Swamp gas trapped under miles of Antarctic ice, a chemical souvenir of that continent's warmer days, may someday escape to warm the planet again, an international team of researchers report in Nature this week.
The researchers suggest that microbes isolated from the rest of the world since the ice closed over them, some 35 million years ago, have kept busy digesting organic matter and making methane—a much more effective greenhouse gas than carbon dioxide.
If global warming causes the ice sheets to retreat in the coming decades or centuries, the researchers warn, some of the methane could belch into the atmosphere, amplifying the warming.
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Heinz® Ketchup Inspires More Environmentally Responsible Living This Summer with PlantBottle™ Packaging Promotion
submitted by Alison Thompson
businesswire.com - July 17, 2012
A new Heinz(R) Ketchup campaign called "Join the Growing Movement" invites consumers to promise to be more environmentally responsible through a mobile application. For each pledge, Heinz will help plant a tree, up to 57,000 trees. (Photo: Business Wire)
Coral off Jarvis Island in the central Pacific. Photograph: Jim Maragos/AP
Uninhabited Jarvis island, halfway between Hawaii and Cook Islands, gets score of 86 compared with global average of 60
(FOR LINKS TO THE OCEAN HEALTH INDEX - CLICK "READ MORE")
guardian.co.uk - by John Vidal - August 15, 2012
An uninhabited Pacific island has come top of the first comprehensive ocean health index, which compares all the world's coastal countries and scores them for how well the seas around them benefit both man and nature.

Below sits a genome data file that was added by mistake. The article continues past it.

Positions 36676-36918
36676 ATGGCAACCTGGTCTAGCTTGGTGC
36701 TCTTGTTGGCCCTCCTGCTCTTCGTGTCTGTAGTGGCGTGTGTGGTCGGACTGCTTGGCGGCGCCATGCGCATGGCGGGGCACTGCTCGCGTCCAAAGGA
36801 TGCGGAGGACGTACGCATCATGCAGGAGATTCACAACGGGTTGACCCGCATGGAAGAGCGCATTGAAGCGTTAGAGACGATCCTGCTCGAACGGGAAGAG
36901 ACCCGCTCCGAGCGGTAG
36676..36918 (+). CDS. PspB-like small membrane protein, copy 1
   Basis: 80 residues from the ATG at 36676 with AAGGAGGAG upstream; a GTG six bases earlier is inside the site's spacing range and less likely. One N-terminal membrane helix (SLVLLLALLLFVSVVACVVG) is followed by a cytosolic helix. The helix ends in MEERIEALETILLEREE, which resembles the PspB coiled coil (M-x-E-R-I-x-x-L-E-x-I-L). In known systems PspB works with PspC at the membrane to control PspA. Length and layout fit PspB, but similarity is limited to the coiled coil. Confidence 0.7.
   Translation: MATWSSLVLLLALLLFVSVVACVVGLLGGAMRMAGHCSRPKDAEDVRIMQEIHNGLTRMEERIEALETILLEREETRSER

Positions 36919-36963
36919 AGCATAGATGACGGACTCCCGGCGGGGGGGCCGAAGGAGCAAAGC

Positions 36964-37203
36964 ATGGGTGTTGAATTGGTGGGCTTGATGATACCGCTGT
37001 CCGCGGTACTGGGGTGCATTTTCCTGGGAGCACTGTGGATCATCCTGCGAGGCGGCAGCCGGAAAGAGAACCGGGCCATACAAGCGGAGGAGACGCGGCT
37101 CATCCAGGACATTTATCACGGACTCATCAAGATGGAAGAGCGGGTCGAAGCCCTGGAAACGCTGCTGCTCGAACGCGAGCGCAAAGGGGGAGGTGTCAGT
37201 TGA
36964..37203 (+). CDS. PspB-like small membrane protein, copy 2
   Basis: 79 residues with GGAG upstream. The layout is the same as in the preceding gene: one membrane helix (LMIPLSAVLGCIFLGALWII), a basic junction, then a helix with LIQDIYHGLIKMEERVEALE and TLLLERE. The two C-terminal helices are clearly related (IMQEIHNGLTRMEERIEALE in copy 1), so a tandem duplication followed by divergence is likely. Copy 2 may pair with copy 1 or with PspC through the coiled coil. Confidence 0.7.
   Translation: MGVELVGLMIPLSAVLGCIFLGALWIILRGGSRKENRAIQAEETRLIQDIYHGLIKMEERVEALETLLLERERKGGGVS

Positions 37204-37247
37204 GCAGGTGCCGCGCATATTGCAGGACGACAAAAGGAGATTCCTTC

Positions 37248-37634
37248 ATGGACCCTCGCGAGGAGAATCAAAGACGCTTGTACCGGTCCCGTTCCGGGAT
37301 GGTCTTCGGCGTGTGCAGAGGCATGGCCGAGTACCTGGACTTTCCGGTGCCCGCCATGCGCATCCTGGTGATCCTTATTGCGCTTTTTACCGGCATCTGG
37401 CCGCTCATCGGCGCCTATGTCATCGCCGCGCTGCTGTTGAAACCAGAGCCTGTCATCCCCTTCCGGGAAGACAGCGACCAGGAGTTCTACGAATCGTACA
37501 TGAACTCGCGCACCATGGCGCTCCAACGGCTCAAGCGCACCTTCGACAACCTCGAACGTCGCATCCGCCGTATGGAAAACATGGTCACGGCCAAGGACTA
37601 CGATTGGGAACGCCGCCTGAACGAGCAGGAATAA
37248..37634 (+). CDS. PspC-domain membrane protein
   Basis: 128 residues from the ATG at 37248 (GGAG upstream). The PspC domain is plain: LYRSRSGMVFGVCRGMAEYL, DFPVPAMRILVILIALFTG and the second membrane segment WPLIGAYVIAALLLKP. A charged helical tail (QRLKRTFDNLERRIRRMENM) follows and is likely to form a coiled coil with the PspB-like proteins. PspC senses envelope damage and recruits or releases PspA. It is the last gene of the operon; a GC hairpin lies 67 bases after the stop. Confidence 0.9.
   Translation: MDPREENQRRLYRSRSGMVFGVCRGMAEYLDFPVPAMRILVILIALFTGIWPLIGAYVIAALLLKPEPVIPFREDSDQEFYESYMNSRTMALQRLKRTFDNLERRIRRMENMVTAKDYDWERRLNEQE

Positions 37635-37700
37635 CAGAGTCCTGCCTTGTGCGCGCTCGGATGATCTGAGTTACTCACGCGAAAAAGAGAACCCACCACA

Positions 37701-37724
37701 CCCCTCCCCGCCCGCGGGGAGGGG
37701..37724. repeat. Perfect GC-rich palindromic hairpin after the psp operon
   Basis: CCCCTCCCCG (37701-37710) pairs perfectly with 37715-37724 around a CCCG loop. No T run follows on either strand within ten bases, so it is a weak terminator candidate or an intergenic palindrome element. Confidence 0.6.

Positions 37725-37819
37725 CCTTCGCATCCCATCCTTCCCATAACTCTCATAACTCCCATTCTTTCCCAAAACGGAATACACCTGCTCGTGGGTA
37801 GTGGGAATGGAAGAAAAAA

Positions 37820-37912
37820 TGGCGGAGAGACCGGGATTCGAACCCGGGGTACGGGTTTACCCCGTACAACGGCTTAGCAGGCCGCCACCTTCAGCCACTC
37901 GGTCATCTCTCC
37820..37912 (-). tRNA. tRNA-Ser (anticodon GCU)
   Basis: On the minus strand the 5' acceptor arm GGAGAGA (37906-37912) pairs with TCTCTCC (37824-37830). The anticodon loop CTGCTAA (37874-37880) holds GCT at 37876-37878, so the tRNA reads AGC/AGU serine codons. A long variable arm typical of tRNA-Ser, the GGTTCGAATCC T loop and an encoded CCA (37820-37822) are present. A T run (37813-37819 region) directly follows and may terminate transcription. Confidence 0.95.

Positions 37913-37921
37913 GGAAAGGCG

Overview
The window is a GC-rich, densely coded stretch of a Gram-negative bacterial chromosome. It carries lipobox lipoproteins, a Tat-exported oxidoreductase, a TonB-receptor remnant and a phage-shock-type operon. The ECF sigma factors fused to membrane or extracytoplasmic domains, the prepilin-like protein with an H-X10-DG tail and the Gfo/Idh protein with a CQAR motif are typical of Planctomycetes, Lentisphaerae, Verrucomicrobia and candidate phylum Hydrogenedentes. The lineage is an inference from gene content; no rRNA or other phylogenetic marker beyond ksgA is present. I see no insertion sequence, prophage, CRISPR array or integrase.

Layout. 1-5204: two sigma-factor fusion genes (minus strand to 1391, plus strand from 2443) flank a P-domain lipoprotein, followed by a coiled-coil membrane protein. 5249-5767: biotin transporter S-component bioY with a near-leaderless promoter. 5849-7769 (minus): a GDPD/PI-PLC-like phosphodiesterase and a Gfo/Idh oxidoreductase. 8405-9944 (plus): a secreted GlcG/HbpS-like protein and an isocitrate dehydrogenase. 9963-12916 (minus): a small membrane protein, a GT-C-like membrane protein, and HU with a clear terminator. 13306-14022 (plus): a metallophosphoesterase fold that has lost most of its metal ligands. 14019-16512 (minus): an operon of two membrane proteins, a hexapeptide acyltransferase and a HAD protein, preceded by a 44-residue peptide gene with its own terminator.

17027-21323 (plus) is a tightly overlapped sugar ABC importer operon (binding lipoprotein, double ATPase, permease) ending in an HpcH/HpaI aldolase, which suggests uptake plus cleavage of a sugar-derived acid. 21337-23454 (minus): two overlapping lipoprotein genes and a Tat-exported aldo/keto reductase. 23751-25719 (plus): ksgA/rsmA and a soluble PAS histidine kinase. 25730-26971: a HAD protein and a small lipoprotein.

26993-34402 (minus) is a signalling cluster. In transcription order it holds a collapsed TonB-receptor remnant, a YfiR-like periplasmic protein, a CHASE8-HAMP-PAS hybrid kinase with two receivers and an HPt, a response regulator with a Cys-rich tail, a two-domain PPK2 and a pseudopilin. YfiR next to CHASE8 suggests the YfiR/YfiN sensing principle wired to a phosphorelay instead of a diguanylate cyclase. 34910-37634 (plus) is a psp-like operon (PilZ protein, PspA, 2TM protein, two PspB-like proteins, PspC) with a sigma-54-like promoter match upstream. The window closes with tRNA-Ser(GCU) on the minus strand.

Tiny 4.5 sq km Jarvis island, halfway between Hawaii and the Cook Islands, was briefly mined for seabird fertiliser in the 19th century but both the waters around it and the island itself have been left more or less untouched since then, which accounts for its top score of 86 out of 100 compared with a global average of 60.
Wastewater reclamation plant in Lansing, KS // Source: lansing.ks.us
submitted by Samuel Bendett
Homeland Security News Wire - August 10, 2012
Parched cities and regions across the globe are using sewage effluent and other wastewater in creative ways to augment drinking water, but four billion people still do not have adequate supplies, and that number will rise in coming decades
Wildlife, rivers, and ecosystems are also being decimated by the ceaseless quest for new water and disposal of waste. Changing human behavior and redoubling use of alternatives are critical to breaking that cycle.
Those are the conclusions of a sweeping review in a special 10 August issue of the journal Science.
submitted by Samuel Bendett
Homeland Security News Wire - August 10, 2012
The fate of water in China mirrors problems across the world: water is fouled, pushed far from its natural origins, squandered, and exploited; China’s crisis is daunting, though not unique: two-thirds of China’s 669 cities have water shortages, more than 40 percent of its rivers are severely polluted, 80 percent of its lakes suffer from eutrophication — an over abundance of nutrients — and about 300 million rural residents lack access to safe drinking water
In this week’s Science journal, Jianguo “Jack” Liu, director of Michigan State University’s Center for Systems Integration and Sustainability, and doctoral student Wu Yang look at lessons learned in China and management strategies that hold solutions for China — and across the world.